According to McGrath attempting to convince the world of the truth of Christianity by stating a laundry list of facts or information is to misunderstand its essential nature. Although the Christian faith has a structure of truth that defines it, the Bible was not written in list or bullet form. The insistence of a scholastic interpretation of the Bible and a systematic theology has, according to the book, been handed down from the idea of logos over mythos, perhaps from as early as the Hellenistic tradition and a focus on rational argument over narrative, and further dialed in by the Reformation, forming the backbone of Christian fundamentalism. A departure from this form of interpretation is seen as heresy in some groups. Although the Christian faith has a structure of truth that defines it, the Bible was not written in list or bullet form. The Old and New Testament are couched in story form, and about real-live people from Moses to Jesus. An understanding of the Hebrew belief system yields a rich story tradition along with a structured framework of commands and instructions alongside and complimentary to the Torah itself.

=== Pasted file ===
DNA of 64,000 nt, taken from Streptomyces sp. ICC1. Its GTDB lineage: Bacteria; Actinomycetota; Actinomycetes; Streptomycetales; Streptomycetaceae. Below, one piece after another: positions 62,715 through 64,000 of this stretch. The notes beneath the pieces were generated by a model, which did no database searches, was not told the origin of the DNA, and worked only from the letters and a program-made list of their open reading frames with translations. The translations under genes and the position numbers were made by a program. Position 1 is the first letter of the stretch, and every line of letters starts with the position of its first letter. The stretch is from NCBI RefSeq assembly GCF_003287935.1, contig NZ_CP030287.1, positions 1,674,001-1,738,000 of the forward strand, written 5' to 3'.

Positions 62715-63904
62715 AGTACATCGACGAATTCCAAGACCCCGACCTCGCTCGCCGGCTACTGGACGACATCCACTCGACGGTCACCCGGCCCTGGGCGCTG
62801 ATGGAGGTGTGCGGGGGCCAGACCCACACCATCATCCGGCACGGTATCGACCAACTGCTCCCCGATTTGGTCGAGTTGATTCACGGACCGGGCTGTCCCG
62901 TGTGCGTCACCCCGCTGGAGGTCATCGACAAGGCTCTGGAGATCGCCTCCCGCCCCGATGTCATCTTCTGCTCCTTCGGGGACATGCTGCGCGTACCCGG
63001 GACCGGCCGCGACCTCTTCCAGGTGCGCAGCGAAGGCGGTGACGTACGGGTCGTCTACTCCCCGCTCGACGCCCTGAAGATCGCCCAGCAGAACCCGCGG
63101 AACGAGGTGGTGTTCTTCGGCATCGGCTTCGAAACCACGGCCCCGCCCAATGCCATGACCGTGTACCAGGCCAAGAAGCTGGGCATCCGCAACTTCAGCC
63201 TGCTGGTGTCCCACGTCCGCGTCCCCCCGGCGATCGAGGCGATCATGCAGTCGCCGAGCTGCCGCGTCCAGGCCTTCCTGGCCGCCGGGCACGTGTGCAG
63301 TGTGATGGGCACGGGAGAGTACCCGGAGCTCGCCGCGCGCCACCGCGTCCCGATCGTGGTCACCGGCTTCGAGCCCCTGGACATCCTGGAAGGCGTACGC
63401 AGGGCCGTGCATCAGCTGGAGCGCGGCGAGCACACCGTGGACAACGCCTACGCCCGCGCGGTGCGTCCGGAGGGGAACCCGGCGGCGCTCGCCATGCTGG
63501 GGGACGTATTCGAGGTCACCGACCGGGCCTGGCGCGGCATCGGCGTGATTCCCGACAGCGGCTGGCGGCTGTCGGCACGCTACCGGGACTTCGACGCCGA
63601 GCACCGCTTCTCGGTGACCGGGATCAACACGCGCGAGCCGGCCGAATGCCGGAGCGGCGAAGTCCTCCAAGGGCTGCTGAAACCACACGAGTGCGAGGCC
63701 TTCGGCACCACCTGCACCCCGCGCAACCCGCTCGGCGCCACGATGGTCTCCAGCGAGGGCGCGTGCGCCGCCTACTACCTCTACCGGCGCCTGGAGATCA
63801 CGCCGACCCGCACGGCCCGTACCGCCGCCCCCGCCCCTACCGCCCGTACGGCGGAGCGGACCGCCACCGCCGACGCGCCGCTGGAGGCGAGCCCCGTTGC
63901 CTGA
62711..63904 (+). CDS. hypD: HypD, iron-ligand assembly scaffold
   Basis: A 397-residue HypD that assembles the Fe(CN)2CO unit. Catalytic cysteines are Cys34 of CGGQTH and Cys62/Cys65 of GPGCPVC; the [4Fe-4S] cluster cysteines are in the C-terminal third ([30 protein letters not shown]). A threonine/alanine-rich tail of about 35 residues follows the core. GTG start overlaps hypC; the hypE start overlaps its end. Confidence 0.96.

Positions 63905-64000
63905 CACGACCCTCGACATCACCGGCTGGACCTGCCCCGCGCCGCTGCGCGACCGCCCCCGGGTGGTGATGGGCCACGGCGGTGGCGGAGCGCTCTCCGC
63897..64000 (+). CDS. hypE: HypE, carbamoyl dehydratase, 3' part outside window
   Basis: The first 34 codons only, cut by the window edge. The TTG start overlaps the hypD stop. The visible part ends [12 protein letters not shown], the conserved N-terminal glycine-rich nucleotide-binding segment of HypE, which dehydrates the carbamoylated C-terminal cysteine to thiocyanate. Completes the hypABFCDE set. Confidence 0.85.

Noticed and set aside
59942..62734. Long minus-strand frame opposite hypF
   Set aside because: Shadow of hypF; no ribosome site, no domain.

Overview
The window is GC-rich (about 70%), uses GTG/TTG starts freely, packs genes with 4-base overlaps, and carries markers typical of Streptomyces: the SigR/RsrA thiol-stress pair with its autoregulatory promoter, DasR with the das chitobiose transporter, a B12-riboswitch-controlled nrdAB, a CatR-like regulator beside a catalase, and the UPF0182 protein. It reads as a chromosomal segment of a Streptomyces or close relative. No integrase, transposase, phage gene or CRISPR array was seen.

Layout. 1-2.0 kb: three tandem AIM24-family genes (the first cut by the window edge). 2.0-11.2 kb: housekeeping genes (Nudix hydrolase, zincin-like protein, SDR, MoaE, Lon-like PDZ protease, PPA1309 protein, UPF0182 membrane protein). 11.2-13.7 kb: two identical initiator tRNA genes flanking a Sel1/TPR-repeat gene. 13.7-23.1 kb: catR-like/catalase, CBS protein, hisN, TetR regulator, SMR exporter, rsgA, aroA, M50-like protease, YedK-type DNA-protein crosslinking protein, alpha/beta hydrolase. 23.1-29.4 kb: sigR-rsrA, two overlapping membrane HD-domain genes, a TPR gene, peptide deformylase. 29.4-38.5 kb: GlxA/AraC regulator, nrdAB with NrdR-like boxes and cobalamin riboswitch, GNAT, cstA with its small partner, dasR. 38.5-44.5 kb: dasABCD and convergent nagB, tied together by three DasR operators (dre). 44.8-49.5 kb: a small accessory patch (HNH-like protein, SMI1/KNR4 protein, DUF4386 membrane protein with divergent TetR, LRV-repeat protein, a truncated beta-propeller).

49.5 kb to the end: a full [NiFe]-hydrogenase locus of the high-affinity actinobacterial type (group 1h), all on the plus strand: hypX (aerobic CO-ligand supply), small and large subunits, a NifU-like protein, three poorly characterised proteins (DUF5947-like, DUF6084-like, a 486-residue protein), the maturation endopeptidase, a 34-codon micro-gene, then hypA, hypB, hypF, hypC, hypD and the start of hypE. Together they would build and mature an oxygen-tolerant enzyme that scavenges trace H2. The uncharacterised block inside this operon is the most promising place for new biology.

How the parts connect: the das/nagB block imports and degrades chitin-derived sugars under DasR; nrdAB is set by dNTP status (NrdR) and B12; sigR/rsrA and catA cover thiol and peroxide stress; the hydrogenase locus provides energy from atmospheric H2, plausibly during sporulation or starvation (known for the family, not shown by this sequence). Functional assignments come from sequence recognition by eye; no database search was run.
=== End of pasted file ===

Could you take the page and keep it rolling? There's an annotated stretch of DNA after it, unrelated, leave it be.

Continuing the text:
McGrath makes the argument that the Christian metanarrative tells such grand and epic stories that the stories of all other cultures are embedded within them, a ‘deeper account …capable of accommodating valid insights from other narratives’ and it is the Christian’s job to tell them. This is a welcome departure from the once common practice of handing out a tract, or piece of paper with Biblical truths and hoping someone will read it, often sidestepping the relational and uniquely human aspect of Christianity. He has a compelling argument. I found the book well worth reading.
I was given a copy of this book from Baker Books in return for my honest opinion.